by Peyton Jones, adapted from his new book Reaching the Unreached: Becoming Raiders of the Lost Art.
The success of the apostles began with their willingness to “wait.”
Wait for what? God himself. He sent us out on a mission, but he never expected us to go it alone. Let’s ponder for a minute, exactly why the apostles needed to cool their heels in Jerusalem before heading out to the harvest.
The apostles had to be told to wait because, contrary to what you may have been told, they weren’t scared and hiding in the upper room. You don’t need to tell wussies to wait. Besides, Luke doesn’t even hint that they were scared. Acts 1:3 tells us they’d spent forty days with the risen Lord as he downloaded the secrets of the universe into their souls. Their hearts were burning, just as the hearts of the disciples on the road to Emmaus were! They were chomping at the bit to get out and take on the world! Nevertheless, despite the preparation of three years with Jesus and forty days with the risen Lord, they still weren’t equipped to tackle the world on their own. The best intentions of mice and men often lay to waste, and so would theirs without plugging into the right power outlet.
Years earlier, when the father of the demon- possessed boy turned to the disciples for help, they exerted themselves for hours, “but they were not able” (Mark 9:18 ESV). Doesn’t that summarize our current state? The church has been going through the motions, but despite our best efforts, technology, marketing, and antics we lack the power to reverse the downward spiral. As embarrassing as it was for the disciples to be ineffective, we suffer the same incompetence in accomplishing our mission. Perhaps the difference was that the disciples were bothered by it—they wanted to know why they couldn’t do it (Mark 9:28–29). After many failures, and abandoning Jesus at the cross, they knew their dependency upon him was a real thing. Similarly, a veteran lifeguard knows to hang back until a swimmer has exhausted their own efforts to struggle. In God’s case, we could be waiting a while for the church to give up and surrender. I don’t think it even realizes it’s drowning yet.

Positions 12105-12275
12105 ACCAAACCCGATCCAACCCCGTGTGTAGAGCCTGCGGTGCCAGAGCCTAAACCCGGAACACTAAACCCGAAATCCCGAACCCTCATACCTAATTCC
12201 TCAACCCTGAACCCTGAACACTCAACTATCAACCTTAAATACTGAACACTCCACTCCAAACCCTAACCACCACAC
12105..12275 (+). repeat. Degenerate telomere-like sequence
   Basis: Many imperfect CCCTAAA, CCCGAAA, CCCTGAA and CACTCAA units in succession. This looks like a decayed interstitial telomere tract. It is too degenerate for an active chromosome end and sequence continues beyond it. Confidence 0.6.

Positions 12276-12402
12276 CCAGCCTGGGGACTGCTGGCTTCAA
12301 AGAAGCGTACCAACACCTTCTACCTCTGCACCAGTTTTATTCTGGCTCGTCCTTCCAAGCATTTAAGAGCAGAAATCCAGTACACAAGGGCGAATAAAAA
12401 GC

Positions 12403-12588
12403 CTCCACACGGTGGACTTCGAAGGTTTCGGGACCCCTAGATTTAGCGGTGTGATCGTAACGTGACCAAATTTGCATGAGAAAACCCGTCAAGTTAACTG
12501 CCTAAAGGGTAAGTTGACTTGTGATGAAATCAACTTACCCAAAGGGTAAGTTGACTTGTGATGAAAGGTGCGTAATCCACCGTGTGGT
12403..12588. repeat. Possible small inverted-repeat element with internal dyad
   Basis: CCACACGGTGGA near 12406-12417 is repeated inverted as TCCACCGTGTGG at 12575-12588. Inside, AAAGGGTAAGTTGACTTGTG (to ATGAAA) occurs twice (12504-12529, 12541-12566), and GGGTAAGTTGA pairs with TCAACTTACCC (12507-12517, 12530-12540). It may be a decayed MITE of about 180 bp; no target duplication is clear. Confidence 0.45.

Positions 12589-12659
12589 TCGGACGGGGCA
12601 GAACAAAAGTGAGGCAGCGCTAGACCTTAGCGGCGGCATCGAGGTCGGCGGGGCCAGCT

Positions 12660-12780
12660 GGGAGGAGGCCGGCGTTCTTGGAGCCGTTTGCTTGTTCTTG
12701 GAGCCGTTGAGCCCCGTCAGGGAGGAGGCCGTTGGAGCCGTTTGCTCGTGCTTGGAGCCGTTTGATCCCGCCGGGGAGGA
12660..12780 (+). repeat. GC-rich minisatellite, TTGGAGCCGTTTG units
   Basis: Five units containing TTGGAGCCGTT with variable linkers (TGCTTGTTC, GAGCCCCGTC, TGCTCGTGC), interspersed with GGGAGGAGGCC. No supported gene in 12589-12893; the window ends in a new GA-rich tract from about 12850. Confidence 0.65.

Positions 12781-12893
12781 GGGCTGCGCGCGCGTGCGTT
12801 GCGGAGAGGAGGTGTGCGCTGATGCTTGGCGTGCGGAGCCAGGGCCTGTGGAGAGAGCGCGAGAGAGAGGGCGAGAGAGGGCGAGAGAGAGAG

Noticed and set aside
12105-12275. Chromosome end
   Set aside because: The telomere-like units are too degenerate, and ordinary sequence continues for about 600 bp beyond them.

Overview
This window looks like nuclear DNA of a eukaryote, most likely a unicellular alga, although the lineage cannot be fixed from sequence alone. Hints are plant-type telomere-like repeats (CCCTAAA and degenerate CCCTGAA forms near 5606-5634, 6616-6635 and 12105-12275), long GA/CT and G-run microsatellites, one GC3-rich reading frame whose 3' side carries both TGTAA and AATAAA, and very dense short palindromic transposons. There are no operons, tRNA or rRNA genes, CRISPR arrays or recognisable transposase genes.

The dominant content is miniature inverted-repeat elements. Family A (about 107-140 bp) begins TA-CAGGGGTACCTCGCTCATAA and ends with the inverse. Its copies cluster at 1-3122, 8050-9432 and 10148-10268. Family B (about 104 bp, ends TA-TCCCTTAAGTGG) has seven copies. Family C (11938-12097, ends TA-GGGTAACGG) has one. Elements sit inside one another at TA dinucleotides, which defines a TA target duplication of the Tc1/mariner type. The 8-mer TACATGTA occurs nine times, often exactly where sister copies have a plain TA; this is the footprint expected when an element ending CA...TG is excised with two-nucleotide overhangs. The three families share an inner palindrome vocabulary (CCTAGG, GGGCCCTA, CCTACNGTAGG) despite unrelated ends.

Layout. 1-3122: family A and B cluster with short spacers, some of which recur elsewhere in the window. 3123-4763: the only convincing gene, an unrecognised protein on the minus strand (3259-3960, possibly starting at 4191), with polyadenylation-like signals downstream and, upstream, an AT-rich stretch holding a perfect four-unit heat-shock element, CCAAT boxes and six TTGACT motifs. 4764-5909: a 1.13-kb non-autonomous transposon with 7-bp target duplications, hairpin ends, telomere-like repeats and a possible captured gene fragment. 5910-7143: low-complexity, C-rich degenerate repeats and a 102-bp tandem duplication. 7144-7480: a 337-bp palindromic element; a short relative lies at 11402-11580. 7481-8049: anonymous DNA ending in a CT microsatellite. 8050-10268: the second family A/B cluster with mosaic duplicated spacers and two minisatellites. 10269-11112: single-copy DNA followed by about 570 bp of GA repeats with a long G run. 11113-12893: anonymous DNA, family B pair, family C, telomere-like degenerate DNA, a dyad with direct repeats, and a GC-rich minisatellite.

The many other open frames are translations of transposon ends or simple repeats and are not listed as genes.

What happened when the apostles waited for God’s power instead of moving out on their own? What would happen to believers if they were willing to do the same today?
Waiting empowered them to accomplish eight different aspects of their mission, and it will still do so today.
- They Would Be Empowered Despite Their Weakness
Jesus tells the disciples that good things happen to those who wait on the Lord. He says wait here (Acts 1:4) before you go there (Acts 1:8, Matt. 28:19) We haven’t learned the lesson that not being ready doesn’t work against us, but for us. In our insufficiency, facing a task unfinished, Jesus supplies us with his power.
- They Would Become Fearless Risk Takers
Waiting is not a pass for continued inaction. The apostles waited ten days, not ten years. Waiting is not permission to hide behind theological platitudes like God’s sovereignty, or a distraction while we analyze the culture. Nor is waiting an excuse to mask a distrustful disobedience stemming from fear.
- They Would Be Contagiously Consumed with Him
In an age where talk is cheap, and the world is tired of hearing it, actions speak louder than words. The apostles modeled the power of a life consumed with the Holy Spirit, and they fully lived for God, which shouted louder than their words. Lives like that cannot be underestimated, or ignored, like the early church who lived out Acts 2:42, so that they enjoyed “the favor of all the people” (Acts 2:47). And the Lord added to their number. Daily.
— Peyton Jones, adapted from his new book Reaching the Unreached: Becoming Raiders of the Lost Art. In the book you will discover 5 other ways that “waiting” empowered the apostles—and how it can empower your ministry today.
How To Use This Book
This book will help your church reach those who no one else is reaching.
You will discover how Jesus’ mission can convert pew jockeys into missionaries and reawaken the sleeping giant of Christ’s church, one person at a time.
Share this book with your leadership and staff, and consider having your small groups read it too. Your church will not be the same, as the mission of Jesus is recovered and your church attendees become “raiders of the lost art.” (If you think that’s a reference to Indiana Jones, you are right. One of this book’s unique features is its amusing, but powerful, examples from pop culture.)
What Others Are Saying
“Peyton makes a compelling case to not settle for the status quo, but to recover the lost art of reaching the lost as the first-century did,” writes author-pastor Dave Ferguson. “If you have a passion for the lost to be found, you’ll want to read this book!”
“Peyton Jones knows how to reach people in the everyday stuff of life,” adds author Jeff Vanderstelt. “He is not only a great example to follow, but is also very skilled at training and mobilizing others to do the same.”